The Canadian Medical Association recommends a ban on MMA.
However, MMAjunkie.com medical columnist and consultant Dr. Johnny Benjamin believes the organization’s stance has gone a step too far.
While there’s no doubt MMA has inherent risks, current medical literature doesn’t justify that it’s any more dangerous than many of Canada’s other popular sports.
* * * *
Doc, what do you make of the Canadian Medical Association’s position on Bill S-209, which addresses the legalization of MMA in Canada? – Concerned Mom
Dr. Anna Reid, president of the Canadian Medical Association (CMA), has voiced the safety concerns of the organization, which supports a legal ban of MMA. Dr. Reid suggests that MMA is an unacceptably dangerous sport that promotes serious head injuries.
Dr. Reid admits the lack of medical literature related to the long-term safety of MMA, but she appears to draw many of her conclusions from the medical experience of boxing.
“Cage fighting, like boxing, is distinct from many other sports, in that the basic intent of the fighter is to cause harm in order to incapacitate his or her opponent,” she stated in a press release. “An activity in which the overriding goal is to pummel one’s opponent into submission does not promote good health.
“For parliamentarians, and for society, the question of whether to legalize MMA under the Criminal Code therefore comes down to a choice: a choice between money and health. For me, as a physician, it is about putting health first. I cannot condone punches to the head.”
I share many of the concerns of my Canadian colleagues but strongly disagree with their position.
Their opposition of MMA from a fighter safety perspective simply lacks scientific basis. At the current time, there is not a significant body of medical literature that suggests MMA has an incidence of major injury – and specifically traumatic brain injury (TBI) – that exceeds that of other permitted contact sports.
To extrapolate the incidence of traumatic brain injuries associated with boxing to properly regulated, modern MMA as practiced under the Unified Rules is fraught with inconsistencies. I do not suggest that MMA should not learn from the collective medical experience of all contact sports, especially boxing, but boxing and MMA differ in some very important ways that may significantly lower the serious risk profile of MMA:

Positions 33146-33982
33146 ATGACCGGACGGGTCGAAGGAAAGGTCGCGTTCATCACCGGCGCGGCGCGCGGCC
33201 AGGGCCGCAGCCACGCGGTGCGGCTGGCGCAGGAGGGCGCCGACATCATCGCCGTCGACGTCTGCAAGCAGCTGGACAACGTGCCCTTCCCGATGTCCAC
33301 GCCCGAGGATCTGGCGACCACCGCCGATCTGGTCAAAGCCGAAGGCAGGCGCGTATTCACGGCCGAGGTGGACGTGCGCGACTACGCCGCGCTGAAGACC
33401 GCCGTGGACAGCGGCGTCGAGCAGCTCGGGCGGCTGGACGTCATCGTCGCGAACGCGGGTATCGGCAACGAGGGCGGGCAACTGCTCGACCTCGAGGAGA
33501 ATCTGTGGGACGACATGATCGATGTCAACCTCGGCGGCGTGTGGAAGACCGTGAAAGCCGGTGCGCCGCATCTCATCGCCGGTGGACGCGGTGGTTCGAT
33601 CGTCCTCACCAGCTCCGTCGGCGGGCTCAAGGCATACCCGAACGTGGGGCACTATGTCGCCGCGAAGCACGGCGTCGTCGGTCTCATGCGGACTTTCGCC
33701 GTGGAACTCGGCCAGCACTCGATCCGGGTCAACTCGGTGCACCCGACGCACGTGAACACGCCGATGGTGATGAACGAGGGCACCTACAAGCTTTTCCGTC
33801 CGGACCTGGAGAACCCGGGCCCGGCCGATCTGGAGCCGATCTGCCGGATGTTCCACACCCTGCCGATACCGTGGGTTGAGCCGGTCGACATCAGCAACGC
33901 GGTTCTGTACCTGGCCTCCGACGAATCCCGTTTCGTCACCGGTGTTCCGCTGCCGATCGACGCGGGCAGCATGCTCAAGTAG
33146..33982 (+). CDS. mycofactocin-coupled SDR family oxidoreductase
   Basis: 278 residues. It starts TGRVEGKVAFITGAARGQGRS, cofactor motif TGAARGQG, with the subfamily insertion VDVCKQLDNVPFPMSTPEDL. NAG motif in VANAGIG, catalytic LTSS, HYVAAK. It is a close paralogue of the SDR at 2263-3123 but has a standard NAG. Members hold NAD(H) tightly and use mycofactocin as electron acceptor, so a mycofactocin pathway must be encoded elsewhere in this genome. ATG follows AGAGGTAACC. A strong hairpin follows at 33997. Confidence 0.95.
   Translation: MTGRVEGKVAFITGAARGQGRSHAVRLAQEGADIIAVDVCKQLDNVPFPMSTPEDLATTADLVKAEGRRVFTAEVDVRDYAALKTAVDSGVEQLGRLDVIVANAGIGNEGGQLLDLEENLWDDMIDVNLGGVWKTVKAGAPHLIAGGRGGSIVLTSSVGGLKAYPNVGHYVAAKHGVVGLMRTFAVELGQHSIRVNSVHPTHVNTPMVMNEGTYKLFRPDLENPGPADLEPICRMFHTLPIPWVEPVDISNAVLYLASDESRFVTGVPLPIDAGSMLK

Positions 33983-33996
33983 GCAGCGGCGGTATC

There is no current medical literature that suggests modern, properly regulated MMA as governed by the Unified Rules has an incidence of major injury, including TBI, that approaches or exceeds that of many sports routinely enjoyed in Canada. Hockey, football, rodeo, cheerleading, soccer, snowmobile riding, downhill skiing, baseball and many others have significant incidents of concussion and more serious TBI but continue be enjoyed. Practicing medicine and/or creating public health policy by anecdotal experience or casual observation, rather than evidence-based medicine supported by peer-reviewed science, is dubious at best.
Dr. Reid, I share many of the concerns that most physicians have related to some of the activities of our patients both current and future. I also understand the official position of the CMA, as well as the American Medical Association, cannot condone MMA participation. But medical literature does not support the condemnation of the sport as worthy of a ban or consideration as an illegal activity.
If, as physicians, we desire to significantly improve the health and well-being of our communities, wouldn’t we better serve our friends and neighbors if we shared information related to evidence-based medicine supported by quality science?
As physicians, would we better serve our communities by promoting a ban on tobacco smoking?
Dr. Johnny Benjamin is MMAjunkie.com’s medical columnist and consultant and a noted combat-sports specialist. He is also a member of the Association of Boxing Commissions’ MMA Medical Subcommittee. Dr. Benjamin writes an “Ask the Doc” column approximately every two weeks for MMAjunkie.com. To submit a question for a future column, email him at askthedoc [AT] mmajunkie.com, or share your questions and thoughts in the comments section below. You can find Dr. Benjamin online at www.drjohnnybenjamin.com, and you can read his other sports-related articles at blog.drjohnnybenjamin.com.view original article >>
UFC veteran Yushin Okami didn’t appear to have much choice in the matter, but his lack of tap against Ovince Saint Preux brings a 45-day suspension.Filed under: News, UFC read news >>
The UFC released the medical suspensions stemming from Friday's UFC Fight Night 117 on Monday. Three fighters from the fight card that took place at Saitama Super Arena in Saitama, Japan face potenti read news >>
In the wake of the Las Vegas tragedy, Conor McGregor on Monday issued a statement of support for the city that has become a second home to him. read news >>
The UFC announced Friday that Nik Lentz has withdrawn from his scheduled lightweight bout with Will Brooks at UFC 216 on Saturday due to "medical issues." Combat Press reported that Lentz's withdrawa read news >>
Due to medical issues with Nik Lentz, his bout against Will Brooks at UFC 216 has been cancelled. read news >>
After tapping to an armbar in the fifth round of UFC 216’s co-headliner, Ray Borg is facing a six-month medical suspension for a finger injury. Filed under: News, UFC read news >>
UFC officials today announced that Mark Hunt will no longer compete in the promotions’s return to Australia.Filed under: News, UFC read news >>
Set to return to the octagon after more than two years, Lyoto Machida says his UFC Fight Night 119 feels like a new beginning of sorts.Filed under: News, Radio Highlight, UFC, Videos read news >>